“He was the guy that really got me involved in Cattlemen’s and in all the political things that go with all the stuff we do now,” Steve said. “I can’t thank him and his wife enough. They’re the ones that used to take Debbie and me to the annual Cattlemen’s meeting. I got myself on a committee and climbed to the vice chairmanship. He’s the one guy I owe as much as anything to.”

While working for Morrison, Steve met John Braley, the CCA Executive Vice President, who at the time was in Class 18 of the California Agricultural Leadership Program. Having experienced the program himself, Braley told Steve he was going to recommend him for it. Braley did just that and had an application for Class 19 of the Ag Leadership program sent to Steve.”I looked at [the application], and it was one of those things that it’s pretty easy for a guy that just gets on his horse every day and does his thing to throw in the trash,” Steve said. “So instead of Class 19, I took a serious ass-chewing from John Braley about throwing the stupid thing away.”

The following year, Steve again received an application, but this time he didn’t discard it. He and Debbie worked on the application and got it submitted. Steve later did an interview and was accepted into Class 20 of the California Agricultural Leadership Program (Ag Leadership).

“I’m going to give all the credit in the world to Bob Morrison, the owner of the Cammate Ranch, because he allowed us to do things that I would have never done, and he allowed me the time to go do the Ag Leadership,” Steve said. “It changed my life entirely. That two-year span right there, everything changed.”

While Ag Leadership greatly impacted Steve, he says Nock does deserve some of the credit. Even years after working for him at the Templeton Livestock Market, Nock constantly pushed him to be a leader within the cattle industry.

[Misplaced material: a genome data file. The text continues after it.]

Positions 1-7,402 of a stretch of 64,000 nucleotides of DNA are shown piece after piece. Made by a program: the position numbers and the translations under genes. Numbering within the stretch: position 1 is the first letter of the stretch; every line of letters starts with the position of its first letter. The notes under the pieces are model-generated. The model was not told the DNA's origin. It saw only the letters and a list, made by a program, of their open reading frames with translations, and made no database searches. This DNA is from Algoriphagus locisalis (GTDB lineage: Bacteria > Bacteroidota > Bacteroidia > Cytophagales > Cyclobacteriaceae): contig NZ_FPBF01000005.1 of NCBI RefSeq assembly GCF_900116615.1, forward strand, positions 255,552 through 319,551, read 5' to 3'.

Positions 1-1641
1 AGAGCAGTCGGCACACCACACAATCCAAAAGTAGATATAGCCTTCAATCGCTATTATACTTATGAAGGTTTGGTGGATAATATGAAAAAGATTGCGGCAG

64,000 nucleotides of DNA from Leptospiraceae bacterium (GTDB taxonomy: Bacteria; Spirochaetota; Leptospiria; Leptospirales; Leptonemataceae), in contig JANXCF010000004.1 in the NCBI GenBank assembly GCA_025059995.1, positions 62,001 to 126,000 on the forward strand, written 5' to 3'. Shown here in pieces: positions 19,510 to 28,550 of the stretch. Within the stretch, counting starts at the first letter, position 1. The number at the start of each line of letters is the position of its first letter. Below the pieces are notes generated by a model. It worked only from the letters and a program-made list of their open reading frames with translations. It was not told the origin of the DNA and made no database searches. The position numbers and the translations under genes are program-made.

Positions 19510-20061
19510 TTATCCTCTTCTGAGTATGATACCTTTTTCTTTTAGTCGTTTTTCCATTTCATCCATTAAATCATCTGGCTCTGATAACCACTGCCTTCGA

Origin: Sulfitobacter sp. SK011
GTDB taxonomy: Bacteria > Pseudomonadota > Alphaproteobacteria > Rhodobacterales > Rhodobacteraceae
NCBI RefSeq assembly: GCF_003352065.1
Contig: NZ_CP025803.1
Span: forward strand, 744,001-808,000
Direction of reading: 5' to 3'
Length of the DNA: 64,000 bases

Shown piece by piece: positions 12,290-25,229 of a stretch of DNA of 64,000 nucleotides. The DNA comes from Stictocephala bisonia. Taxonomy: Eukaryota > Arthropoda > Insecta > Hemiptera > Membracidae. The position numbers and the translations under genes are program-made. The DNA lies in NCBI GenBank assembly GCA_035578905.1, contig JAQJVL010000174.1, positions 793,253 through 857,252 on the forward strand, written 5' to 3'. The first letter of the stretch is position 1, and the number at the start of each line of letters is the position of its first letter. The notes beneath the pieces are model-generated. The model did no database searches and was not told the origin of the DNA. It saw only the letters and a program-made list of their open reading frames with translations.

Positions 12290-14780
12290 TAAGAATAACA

Involved with San Luis Obispo Farm Bureau for a long time, having joined the board after completing Ag Leadership, Steve knew he couldn’t commit to leadership roles with both Cattlemen’s and Farm Bureau. Eventually, he went off the Farm Bureau board and joined the San Luis Obispo County Cattlemen’s Association board with Nock.

“When I got into the leadership portion of San Luis Obispo County Cattlemen, Dick was the guy that was always in the background that would be chipping away… [saying], ‘Stevie, what are you going to do about the membership?’”

Nock, unfortunately, passed away two years ago, but Steve knows he had gained Nock’s approval of his work and successful efforts in growing the number of members in San Luis Obispo County. Even if Nock never directly told him, a thumbs up from him during the membership update at each meeting was enough.In addition to Morrison and Nock, Alex Madonna was another mentor of Steve’s at a young age. One he was able to spend a great deal of time with before Alex passed.

“There’s a lot of mentors I’ve had that have been really good,” Steve said.

Following their time at the Cammate Ranch, Steve and Debbie came back to Pozo in the early 1990s. Today they have a cow-calf operation and live on portions of the same land in Pozo that Steve’s great-grandfather settled on in 1919. The old original homestead on the south side of the Pozo road is almost exactly as it was a hundred years ago, with the original houses still standing and the same fields being dry land farmed.